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Old 10-26-2000, 05:02 AM
Posts: n/a
Hi all!

Quick question (and hoping for a quick answer and a peace of mind):

I checked my oil level yesterday and to my shock, it was just on the red MIN mark. I mean it was barely on it. What prompted me to check was the oil indicator light (yellow)that went on while I was driving. My oil pressure gauge behaved normally when this happened--3 when moving and 1.5-2 at idle or a stop. Should I worry about that I was driving my car while the oil level was on the MIN mark? Or the fact that my oil pressure gauge gave me a positive pressure reading is reason enough that I should NOT worry? Car is a 1990 190E. Thanks!

Oh, one more question. The place that I get my oil changed does this to my car while (or after) oil is being poured into my engine: The mechanic revs my engine; he says that is to create a vacuum for the oil filter or something. Hmmm, I think he also said it is to see if there are any leaks coming from the oil filter. Is this a normal procedure?

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Old 10-26-2000, 08:38 AM
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Join Date: Aug 2000
Posts: 82
You should be able to go down to the "minimum" mark without the risk of engine damage, although it is better to keep it near "full". You will have a greater safety margin that way. Checking ones fluids is a good thing to be a little compulsive about. Once a week should be the minimum. More often if your car consumes oil or fluids. Make sure it is level; even a slight tilt or incline can make a significant difference in the reading on the dipstick. Can't think of any particular reason to high rev an engine after changing the oil. The "vacumn in the oil filter" sounds like BS. I suppose revving it to a fast idle might bring the pressure up a little and help check for leaks, although if it has a leak it should show up at idle speed also.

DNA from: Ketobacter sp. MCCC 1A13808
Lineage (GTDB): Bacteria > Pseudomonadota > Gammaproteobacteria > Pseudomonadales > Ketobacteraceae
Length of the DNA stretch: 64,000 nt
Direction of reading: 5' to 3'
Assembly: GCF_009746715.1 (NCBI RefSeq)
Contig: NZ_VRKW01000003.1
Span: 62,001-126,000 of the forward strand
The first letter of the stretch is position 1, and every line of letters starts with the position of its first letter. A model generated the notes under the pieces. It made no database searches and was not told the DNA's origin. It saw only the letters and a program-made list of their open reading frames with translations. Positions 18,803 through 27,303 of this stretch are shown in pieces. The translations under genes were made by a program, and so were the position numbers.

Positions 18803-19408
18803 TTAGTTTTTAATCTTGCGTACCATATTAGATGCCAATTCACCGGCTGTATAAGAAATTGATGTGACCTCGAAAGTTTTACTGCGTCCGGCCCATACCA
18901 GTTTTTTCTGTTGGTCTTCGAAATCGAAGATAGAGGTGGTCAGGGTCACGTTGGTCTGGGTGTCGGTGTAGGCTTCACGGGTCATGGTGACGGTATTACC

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Old 10-26-2000, 08:41 AM
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There is no way that there can be vacuum in an oil filter. The oil is PRESSURED into the filter.

Good luck,

Larry Bible
'01 C Class, Six Speed
'84 Euro 240D, manual, 533K miles
'88 300E 5 Speed
'81 300D Daughter's Car
Over 800,000 miles in
Mercedes automobiles
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Old 10-26-2000, 09:00 AM
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Join Date: Jul 2000
Location: Toronto, CANADA
Posts: 1,193
I would start getting my oil changed somewhere else if the guy is running your engine while pouring oil in. Like Larry said there is no vacuum, oil is pressured through the filter. You should be fine if you drove and your oil was at the min. level. This thing to learn from this is to check your oil more frequently, like everytime you fill up, or every Saturday morning. Also, long hard trips can burn condensation and contaminents from your oil and that will lower your level. So check it after long trips or hard driving where the engine was hotter than usual. I always keep a full gallon of oil in the trunk in case I ever need it. 7 bucks is cheap insurance.